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    Man, I envy guys with CNC rigs!
     
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  10. pshupe

    pshupe Senior Member

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    Hey Bill. The CNC is nice, for repeatability. I haven't done much repeating though. If I wasn't a CAD nerd and 3d modeler I wouldn't have one. Frankly I bet I could build faster with jigs and fixtures and a big pin router. The nice thing about CNC is you can do other things while the machine is working.

    I read your whole Moderne thread today. Awesome build. Very interesting thoughts on those "futuristic" Gibsons. I'm quite new to all that stuff but find it fascinating. I find it humorous that Ted McCarty came up with those futuristic designs then a few years later hired Deitrich to design the Firebird. Frankly I think the ones he came up with were more futuristic than the Firebird design. I guess he thought they were a flop and it wasn't until the 70's when they started making them again.

    Cheers Peter.
     
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  11. Bill Hicklin

    Bill Hicklin Senior Member

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    Yeah, the Fururistics went over like a lead balloon in '58: the world wasn't ready. By the time Gibson reintroduced the Flying V ten years later the world had changed.

    Besides, in '58 Gibson introduced a bunch of new guitars that weren't flops at all: the ES-335, the doublecut Junior and Special, the whole line of Gibson-made Epiphones (not to mention the cherryburst LP, although it didn't exactly set the world on fire). So dropping a couple of sales failures wasn't a biggie.
     
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  12. The_Nuge

    The_Nuge Senior Member

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    I love most Gibsons, including the Modernistics and Firebird! From a player's point of view, and least with me being the player ;), I think the V and the Explorer "work" much better than the "professionally" designed Firebird - very interesting I think!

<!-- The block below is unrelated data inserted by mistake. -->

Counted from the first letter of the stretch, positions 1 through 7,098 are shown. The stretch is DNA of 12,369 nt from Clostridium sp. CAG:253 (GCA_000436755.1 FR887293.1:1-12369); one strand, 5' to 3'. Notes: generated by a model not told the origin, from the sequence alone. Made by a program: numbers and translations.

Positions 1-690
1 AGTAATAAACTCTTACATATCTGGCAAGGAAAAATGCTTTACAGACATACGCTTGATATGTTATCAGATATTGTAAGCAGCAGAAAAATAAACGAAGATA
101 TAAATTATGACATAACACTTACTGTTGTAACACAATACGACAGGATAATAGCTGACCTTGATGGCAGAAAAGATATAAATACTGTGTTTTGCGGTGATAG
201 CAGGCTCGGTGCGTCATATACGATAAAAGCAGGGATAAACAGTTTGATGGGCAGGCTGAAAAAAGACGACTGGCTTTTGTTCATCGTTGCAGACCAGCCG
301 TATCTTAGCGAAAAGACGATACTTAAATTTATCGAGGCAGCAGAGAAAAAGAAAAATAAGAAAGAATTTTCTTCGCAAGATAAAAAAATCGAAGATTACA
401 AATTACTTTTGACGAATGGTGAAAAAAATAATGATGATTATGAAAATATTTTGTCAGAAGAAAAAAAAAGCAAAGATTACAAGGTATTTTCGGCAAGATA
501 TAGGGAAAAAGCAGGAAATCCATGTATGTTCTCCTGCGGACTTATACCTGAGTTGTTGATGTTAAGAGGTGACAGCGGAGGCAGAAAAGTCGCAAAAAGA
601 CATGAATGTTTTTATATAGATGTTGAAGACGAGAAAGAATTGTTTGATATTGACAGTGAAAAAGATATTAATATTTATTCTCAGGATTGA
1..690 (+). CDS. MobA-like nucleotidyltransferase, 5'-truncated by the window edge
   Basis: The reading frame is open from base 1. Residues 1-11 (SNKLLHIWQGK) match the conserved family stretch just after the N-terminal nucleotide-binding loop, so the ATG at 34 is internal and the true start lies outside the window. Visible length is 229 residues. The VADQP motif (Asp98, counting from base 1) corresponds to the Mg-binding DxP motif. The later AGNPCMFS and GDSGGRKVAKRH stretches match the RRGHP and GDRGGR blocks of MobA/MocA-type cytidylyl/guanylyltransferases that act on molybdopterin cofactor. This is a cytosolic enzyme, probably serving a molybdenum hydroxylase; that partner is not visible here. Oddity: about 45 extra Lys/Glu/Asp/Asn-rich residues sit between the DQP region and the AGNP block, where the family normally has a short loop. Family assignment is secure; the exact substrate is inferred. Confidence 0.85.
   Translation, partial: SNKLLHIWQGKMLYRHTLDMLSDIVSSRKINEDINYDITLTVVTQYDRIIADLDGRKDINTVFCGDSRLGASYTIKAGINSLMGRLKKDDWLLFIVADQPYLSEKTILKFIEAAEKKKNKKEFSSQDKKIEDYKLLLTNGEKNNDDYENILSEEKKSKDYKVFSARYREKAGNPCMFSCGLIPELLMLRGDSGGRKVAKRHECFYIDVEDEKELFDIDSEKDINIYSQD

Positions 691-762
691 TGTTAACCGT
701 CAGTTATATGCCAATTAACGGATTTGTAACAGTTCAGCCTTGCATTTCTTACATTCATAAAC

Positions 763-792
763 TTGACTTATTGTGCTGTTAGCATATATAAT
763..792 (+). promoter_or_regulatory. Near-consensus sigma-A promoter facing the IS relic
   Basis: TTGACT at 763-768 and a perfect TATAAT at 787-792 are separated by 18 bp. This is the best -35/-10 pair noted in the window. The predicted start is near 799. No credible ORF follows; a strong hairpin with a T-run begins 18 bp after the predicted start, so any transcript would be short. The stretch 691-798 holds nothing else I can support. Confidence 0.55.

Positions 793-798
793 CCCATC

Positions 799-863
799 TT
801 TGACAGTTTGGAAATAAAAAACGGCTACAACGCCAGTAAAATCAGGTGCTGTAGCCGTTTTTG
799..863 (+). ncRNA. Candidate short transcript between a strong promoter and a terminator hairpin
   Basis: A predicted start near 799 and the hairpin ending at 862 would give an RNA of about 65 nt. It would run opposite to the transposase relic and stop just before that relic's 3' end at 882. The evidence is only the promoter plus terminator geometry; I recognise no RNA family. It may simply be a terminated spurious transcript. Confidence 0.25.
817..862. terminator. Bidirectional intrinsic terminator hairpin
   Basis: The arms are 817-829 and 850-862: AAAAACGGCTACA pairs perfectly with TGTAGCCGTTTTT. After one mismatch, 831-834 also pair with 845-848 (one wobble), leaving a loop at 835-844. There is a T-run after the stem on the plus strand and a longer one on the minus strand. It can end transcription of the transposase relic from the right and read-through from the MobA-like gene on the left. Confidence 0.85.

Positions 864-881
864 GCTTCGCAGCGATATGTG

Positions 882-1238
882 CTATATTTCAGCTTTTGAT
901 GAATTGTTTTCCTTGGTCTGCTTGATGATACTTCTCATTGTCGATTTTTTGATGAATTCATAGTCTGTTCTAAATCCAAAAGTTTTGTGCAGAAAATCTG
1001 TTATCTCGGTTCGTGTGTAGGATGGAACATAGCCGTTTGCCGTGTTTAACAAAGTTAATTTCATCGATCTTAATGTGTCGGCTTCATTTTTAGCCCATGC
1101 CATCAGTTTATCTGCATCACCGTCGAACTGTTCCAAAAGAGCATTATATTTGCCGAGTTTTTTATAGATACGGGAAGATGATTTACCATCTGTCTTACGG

13. WhiteEpiLP

    WhiteEpiLP Senior Member

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    Agreed, explorers are super comfy to play, sitting or standing.
     
  14. pshupe

    pshupe Senior Member

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    Finished up the side dots.
    [​IMG]

    I used one of the test pieces as a jig to plane off some of the edge of the body. I put some green tape on places I didn't want to hit and used a small block plane and some sand paper to get the angle right.

    [​IMG]

    I just have to fine tune the joint a little more and it's ready for glue up. I decided to not use the ramp on the neck but rather cut shims for the edge of the fretboard. There were already four surfaces to get planar I didn't need another two. TBH it's probably the way they did the originals.
    [​IMG]

    The joint is very snug, probably a little too snug for glue but great for testing fit and getting a look at how the final piece may look. It's looking like a guitar now.
    [​IMG]
     
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  15. replaburst59er

    replaburst59er Senior Member

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    Billy Gibbons eat your heart out!!!!!! :)
     
  16. redking

    redking Senior Member

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    Killer... sign me up!
     
  17. archey

    archey Senior Member

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    Very cool! Nice work man!
     
  18. pshupe

    pshupe Senior Member

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    I spent quite a bit of time with strips of sandpaper on each mating surface to get the joint nice and snug. I miss the LP neck joins for sure. ;-) Lee Valley had a sale on a multi-grit thin roll sand paper the other day and they worked out really well.
    [​IMG]


    Glued up pretty well. It's nice it fit so well because the clamp is really just there to keep everything in place. Once this is done I'll make sure the neck to body transitions are sanded a bit better and do some cleanup of the fret board. Then it's onto stop tail and bridge.
    [​IMG]

    Cheers Peter.
     
    Last edited: Sep 22, 2017
  19. Skyjerk

    Skyjerk Meatbomb

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    that sucker looks totally badass :)
     
  20. TheZ

    TheZ Senior Member

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    Wow, how have I missed this one? Amazing!